- The Washington Times - Friday, June 8, 2018

The World Health Organization said Friday it feels “cautiously optimistic” one month after an Ebola outbreak was confirmed in the Democratic Republic of Congo, citing progress in the large city that raised fears of widespread transmission.

It’s “extremely likely” that a campaign to vaccinate contacts of people in Mbandaka, a city of more than 1 million, had a positive effect, said Peter Salama, WHO’s emergencies chief.

There’s been zero new cases in the city since mid-May.



The next several weeks will be dedicated toward stamping out the deadly virus in isolated areas south of the city.

A new case was discovered in the health zone known as Iboko — symptoms started June 2 — bringing the overall tally to 62 confirmed or suspected cases and 27 deaths.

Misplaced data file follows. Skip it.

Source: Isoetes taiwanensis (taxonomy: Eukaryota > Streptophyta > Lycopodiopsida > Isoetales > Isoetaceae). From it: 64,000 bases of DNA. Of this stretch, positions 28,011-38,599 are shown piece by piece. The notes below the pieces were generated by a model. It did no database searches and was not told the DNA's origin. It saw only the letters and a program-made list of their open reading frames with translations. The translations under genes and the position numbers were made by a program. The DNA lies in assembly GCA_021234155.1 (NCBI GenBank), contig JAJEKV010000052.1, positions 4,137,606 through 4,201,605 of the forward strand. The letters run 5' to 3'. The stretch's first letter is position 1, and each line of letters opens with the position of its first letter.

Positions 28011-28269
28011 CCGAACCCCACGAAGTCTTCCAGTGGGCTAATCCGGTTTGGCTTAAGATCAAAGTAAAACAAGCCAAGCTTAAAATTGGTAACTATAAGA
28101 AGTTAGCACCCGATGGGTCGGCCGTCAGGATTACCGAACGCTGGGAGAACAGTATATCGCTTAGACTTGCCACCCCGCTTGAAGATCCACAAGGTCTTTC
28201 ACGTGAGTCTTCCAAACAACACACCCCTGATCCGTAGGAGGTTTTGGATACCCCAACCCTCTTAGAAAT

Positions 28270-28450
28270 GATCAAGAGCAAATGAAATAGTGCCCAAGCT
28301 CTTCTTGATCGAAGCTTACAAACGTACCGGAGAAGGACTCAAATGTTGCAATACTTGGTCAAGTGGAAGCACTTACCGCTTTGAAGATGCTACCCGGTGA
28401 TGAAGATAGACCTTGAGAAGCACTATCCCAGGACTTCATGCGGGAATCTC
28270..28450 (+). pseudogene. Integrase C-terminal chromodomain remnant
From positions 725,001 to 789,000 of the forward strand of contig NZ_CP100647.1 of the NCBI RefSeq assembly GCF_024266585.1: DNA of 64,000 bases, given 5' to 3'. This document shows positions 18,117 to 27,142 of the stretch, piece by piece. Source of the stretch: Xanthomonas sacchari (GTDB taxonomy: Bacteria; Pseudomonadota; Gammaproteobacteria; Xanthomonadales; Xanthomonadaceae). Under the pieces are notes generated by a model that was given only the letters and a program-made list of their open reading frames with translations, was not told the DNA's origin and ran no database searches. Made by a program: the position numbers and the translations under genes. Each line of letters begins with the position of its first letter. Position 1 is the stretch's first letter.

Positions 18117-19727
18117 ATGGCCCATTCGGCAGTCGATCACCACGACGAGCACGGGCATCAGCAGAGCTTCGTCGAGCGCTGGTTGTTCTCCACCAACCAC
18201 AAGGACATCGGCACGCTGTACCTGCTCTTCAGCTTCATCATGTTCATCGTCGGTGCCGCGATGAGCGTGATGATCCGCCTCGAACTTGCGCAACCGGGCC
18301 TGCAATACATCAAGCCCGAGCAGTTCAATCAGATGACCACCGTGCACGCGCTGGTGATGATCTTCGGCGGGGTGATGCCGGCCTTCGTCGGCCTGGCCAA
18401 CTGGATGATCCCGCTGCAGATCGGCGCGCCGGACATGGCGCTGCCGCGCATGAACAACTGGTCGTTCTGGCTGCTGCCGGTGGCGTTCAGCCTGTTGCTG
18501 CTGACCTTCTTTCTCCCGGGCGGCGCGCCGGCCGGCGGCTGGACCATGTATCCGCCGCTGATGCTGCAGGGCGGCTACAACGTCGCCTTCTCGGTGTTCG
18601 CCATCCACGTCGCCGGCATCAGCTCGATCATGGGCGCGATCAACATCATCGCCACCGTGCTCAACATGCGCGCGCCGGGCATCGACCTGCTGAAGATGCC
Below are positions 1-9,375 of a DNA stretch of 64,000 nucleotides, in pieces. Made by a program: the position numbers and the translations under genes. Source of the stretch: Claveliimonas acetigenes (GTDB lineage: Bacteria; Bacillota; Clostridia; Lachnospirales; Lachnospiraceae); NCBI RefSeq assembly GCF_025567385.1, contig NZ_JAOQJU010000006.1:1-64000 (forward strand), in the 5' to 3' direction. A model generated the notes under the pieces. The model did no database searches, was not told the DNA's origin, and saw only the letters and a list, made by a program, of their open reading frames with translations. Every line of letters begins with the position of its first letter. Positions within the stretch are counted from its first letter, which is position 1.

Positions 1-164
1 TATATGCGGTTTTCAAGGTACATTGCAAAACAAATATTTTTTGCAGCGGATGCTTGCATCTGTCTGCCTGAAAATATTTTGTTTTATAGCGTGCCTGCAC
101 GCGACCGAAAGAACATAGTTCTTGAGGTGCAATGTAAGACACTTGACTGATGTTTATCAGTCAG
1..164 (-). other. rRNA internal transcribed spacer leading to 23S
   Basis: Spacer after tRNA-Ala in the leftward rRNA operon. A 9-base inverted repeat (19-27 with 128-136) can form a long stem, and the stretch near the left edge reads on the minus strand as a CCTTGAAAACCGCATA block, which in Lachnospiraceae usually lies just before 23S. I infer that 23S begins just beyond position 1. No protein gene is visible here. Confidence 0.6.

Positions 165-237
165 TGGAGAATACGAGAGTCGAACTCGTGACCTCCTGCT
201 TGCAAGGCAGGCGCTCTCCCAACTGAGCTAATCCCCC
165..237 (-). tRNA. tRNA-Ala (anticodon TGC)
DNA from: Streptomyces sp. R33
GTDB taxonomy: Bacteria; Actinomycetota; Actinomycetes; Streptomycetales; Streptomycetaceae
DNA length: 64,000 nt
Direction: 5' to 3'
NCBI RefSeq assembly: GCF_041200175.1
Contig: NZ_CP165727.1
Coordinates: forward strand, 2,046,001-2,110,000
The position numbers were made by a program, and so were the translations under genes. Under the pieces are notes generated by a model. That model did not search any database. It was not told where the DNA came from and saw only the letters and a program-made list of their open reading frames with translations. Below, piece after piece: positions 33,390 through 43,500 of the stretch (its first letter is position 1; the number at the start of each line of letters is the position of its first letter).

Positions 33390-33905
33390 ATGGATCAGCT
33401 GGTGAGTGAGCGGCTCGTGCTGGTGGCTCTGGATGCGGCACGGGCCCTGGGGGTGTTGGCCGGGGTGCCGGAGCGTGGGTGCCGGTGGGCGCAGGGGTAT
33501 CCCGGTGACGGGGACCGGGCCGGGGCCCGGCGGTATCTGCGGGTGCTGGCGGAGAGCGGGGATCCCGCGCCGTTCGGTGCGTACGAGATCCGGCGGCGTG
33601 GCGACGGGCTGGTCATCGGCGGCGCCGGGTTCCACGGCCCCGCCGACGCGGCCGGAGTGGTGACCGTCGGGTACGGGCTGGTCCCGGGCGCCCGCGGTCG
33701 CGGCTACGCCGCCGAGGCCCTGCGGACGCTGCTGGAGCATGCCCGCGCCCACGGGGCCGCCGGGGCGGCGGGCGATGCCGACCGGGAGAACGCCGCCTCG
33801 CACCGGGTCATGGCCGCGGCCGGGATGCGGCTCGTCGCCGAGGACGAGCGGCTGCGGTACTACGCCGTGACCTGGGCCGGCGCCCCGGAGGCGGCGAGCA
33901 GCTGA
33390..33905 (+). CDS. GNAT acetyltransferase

“The outbreak is ongoing, particularly in and around Iboko,” he said.

Mr. Salama said it is very difficult to reach the forested areas. Responders must travel for hours by motorbike to reach affected populations.

“We’re talking about some of the most remote territory on Earth,” he said.

Ebola is a serious illness that is transmitted to people from wild animals and spreads from human to human through the bodily fluids of people who exhibit symptoms.

Global responders say they’re working around the clock to prevent the spread of the virus in the DRC, insisting they will not allow a repeat of the West African outbreak that killed more than 11,000 in 2013-2016.

• Tom Howell Jr. can be reached at thowell@washingtontimes.com.

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